A horror thriller yet again in Tamil cinema. At a time when the horror angle, which seemed like it was hitting the eternity zone, is gradually fading away, story teller Srikantan Anand sends in his horror eco thriller drama Vanam. Actor Vetri Sudley plays the lead while actors Anu Sithara, Smruthi Venkat, Vela Ramamoorthy are in the supporting roles. Actor Vetri Sudley’s choice of films have been interesting right from his debut entertainer 8 Thottakkal, which was followed by Jiivi, and Care of Kaadhal. So, how has his latest eco thriller Vanam come out? Will it reinforce the reputation that he has earned for himself in picking unique projects? To know that let us get in to the movie review.
The film, for a predominant portion happen inside a men’s hostel. When Vanam opens we are presented with few construction workers working a derelict men’s hostel. After the day’s work one of the men opts to stay back at the place. In order to have company, he rings up a woman and asks her to come to the place in a coercive tone. When she hesitates, he resorts to blackmail. With no other choice, the girl agrees to come, and he ends the call. Suddenly, things get uncanny and the room turns spooky. The man is scared to death. Cut. The girl arrives at the spot and finds it locked. She breaks and enter the room only to find that the man has hung himself. She approaches the hanging body and abruptly the dead man opens his eyes. Bam! We have the title card.
When the title card ends, we get to meet Magizh (Vetri Sudley), an arts college student in a collage that is located near a forest range. He resides in the college hostel along with his friends. The room in which the man committed suicide has been allotted to them. His childhood crush Jasmine (Smruthi Venkat) comes to his college to shoot a documentary film on the sculptures. They both catch up. And yes, it is time for some romance. Magizh begins to experience paranormal activities in the hostel. Subsequently, his friends are killed under mysterious circumstances. Magizh and Jasmine decides to figure out the reason behind their deaths.
When they begin their investigation, they learn the place was built by a Zamindar (Vela Ramamoorthy), who was a serial sexual offender. Meanwhile, we have a tribal woman (Anu Sithara), the savior of the forest moving around the place. Why were Magizh’s friends murdered, do the Zamindar and the tribal woman has anything to do with it, is what makes the rest of the flick.
The plot of Vanam is not something that we have not watched already. It is the same old reincarnation of souls seeking revenge to the injustice unleashed on them, spooky environment, and a couple of murders. But director Srikantan Anand would not let his flick to just slide down with cliches. So, he adds few elements like a magical mirror that shows people’s past, a woman safeguarding the forest, he tries to interweave the past with present, he brings on the ecofriendly perspective, and a twist in the tale towards the end to hold our attention. They do work in his favor and these elements pique our interest. But unfortunately, that alone cannot save a drama with a running time of two solid hours. What Vanam lacks precisely is a gripping story to workout all these ideas.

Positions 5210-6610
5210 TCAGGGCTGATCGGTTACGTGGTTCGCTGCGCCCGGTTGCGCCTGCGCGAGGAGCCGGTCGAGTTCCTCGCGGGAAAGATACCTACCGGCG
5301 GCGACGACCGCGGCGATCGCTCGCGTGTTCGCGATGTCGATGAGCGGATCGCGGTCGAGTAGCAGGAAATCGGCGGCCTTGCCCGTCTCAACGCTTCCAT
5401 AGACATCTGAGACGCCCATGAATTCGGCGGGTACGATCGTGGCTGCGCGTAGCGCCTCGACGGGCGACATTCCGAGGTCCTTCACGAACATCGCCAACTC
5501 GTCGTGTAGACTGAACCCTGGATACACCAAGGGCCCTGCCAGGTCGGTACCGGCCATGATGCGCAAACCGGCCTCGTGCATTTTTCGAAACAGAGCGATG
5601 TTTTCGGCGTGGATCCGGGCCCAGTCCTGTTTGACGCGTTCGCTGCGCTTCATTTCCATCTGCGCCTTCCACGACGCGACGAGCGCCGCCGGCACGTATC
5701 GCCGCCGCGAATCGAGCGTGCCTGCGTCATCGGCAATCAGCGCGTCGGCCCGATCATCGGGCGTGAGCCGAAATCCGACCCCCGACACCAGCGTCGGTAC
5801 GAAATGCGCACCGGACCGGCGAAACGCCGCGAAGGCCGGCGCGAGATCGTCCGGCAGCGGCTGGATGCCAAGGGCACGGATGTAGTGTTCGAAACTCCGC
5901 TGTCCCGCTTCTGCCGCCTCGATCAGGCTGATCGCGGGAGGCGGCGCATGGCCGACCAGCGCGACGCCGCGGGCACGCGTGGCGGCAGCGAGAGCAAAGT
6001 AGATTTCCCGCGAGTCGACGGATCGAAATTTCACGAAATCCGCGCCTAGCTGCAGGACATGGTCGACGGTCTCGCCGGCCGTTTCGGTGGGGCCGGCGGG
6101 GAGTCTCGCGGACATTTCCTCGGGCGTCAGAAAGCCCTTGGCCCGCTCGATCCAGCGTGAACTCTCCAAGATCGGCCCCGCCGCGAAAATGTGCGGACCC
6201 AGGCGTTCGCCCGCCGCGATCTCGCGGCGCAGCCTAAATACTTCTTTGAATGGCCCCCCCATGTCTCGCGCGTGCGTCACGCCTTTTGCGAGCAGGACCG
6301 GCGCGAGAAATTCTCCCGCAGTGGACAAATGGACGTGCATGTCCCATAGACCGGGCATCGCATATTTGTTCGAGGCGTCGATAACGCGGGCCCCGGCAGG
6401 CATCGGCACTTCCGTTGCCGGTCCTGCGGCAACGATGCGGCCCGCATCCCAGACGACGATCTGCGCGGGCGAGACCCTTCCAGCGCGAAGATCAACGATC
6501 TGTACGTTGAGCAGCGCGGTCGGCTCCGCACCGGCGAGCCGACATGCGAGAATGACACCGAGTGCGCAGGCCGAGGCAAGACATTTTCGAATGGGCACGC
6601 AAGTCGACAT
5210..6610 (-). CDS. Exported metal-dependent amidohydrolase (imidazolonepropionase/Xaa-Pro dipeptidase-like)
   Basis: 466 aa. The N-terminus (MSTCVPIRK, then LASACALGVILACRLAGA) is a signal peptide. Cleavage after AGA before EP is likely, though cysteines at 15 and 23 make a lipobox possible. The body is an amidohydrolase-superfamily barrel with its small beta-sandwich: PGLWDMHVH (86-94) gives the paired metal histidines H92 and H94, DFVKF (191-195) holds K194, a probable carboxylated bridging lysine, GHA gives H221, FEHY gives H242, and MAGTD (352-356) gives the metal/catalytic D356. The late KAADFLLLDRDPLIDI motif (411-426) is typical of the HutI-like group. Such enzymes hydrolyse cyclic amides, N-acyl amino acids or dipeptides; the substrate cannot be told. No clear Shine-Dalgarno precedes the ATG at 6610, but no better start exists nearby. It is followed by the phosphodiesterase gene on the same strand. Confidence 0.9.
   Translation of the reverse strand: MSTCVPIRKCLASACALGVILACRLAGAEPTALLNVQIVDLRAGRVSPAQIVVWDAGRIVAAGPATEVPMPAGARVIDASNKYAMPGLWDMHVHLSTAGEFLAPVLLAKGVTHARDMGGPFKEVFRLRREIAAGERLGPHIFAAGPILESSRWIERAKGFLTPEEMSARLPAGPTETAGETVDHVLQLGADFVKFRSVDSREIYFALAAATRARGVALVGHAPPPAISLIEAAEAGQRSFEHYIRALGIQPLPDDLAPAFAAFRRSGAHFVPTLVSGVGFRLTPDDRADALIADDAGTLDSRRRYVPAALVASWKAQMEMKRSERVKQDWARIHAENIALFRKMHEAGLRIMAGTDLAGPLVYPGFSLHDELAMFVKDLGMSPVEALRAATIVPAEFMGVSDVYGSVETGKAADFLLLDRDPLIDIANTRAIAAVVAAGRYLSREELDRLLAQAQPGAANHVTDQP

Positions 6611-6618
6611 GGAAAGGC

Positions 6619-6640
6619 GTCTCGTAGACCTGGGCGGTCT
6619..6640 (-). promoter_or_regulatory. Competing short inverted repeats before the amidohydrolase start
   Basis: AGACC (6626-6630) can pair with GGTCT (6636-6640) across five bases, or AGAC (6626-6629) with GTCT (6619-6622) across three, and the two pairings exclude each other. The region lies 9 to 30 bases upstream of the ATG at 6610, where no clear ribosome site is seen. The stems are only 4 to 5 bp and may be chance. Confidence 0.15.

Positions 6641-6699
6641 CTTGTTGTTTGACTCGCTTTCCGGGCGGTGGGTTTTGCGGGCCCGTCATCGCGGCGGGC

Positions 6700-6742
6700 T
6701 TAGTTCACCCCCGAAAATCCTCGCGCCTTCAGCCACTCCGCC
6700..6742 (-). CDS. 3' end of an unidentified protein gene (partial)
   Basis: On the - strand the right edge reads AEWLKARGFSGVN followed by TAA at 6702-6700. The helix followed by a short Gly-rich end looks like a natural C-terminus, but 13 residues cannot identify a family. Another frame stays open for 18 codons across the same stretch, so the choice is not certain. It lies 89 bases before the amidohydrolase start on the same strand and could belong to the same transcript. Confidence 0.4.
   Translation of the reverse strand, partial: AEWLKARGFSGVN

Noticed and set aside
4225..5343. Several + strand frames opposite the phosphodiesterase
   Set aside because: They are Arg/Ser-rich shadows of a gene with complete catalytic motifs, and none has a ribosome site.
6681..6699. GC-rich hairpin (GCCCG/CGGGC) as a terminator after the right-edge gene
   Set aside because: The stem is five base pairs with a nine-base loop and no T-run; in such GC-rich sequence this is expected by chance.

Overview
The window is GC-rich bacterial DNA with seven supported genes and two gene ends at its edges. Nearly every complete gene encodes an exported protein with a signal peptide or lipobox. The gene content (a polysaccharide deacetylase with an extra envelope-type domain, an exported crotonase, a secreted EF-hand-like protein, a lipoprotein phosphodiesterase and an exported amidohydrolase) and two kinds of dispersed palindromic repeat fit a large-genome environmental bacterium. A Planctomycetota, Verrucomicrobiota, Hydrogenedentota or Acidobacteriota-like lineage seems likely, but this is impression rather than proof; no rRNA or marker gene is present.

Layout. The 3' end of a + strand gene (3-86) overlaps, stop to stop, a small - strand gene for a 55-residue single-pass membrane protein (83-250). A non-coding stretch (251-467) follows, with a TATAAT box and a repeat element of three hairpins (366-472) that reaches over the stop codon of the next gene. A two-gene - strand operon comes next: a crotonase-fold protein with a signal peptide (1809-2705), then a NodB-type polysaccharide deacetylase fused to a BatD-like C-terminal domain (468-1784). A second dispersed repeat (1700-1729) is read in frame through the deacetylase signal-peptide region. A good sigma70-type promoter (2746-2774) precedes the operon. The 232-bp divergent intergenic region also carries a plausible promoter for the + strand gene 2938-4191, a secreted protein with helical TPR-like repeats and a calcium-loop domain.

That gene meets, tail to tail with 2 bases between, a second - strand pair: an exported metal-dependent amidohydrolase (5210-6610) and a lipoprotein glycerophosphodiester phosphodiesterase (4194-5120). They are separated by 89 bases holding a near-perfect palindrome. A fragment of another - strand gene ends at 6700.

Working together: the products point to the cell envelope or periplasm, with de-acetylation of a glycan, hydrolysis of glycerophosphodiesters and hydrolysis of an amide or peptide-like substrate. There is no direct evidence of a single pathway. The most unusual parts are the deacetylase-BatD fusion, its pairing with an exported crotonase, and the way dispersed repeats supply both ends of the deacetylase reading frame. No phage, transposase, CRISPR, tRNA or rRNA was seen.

Vanam is billed as a horror thriller but where is the scare and where is the thrill. Even a jump scare here, and a thrill there could have done. But we are robbed of those possibilities as well. It seems like director Srikantan Anand had a dilemma as to whether keep the flick as a thriller or a horror thriller. The scenes which are meant to evoke a feeling of fear or shock are so cliched that even kids are not scared of them anymore. If the horror cylinder struggles to keep running, the thrill cylinder does not even get started. The predictability is culpable here. Story Srikantan Anand’s writing is so predictable that at no point the flick gives us a brain teasing moment. The final nail in the coffin is hammered by the characterization. We really do not connect with the lead characters to root for them. We do not get to know anything about them and they are simple two strangers going about their work.
Actor Vetri Sudley seems to be getting repetitive with his expressions. At times he looks clueless of what he is supposed to do. He just about manages to sell Magizh. Actress Anu Sithara is gorgeous and is apt as a forest angel. Actress Smruthi Venkat struggles even in a role with much less complexities. Actor Vela Ramamoorthy is stunning as usual even in a role that does not give him much space to perform. The rest of the cast has delivered what was asked of them.
On the technical front, music director Ron Ethan Yohann adds value to the movie with his enjoyable music. His tracks are decent while his background score helps in setting the mood. Cinematographer Vikram Mohan has covered the drama from best angles. Editor Prakash Mabbu’s cuts should have been a lot shaper.
On the whole, with little work in the writing department Vanam could have been a much better flick but now it just ends up as the weakest film in actor Vetri Sudley’s filmography till date.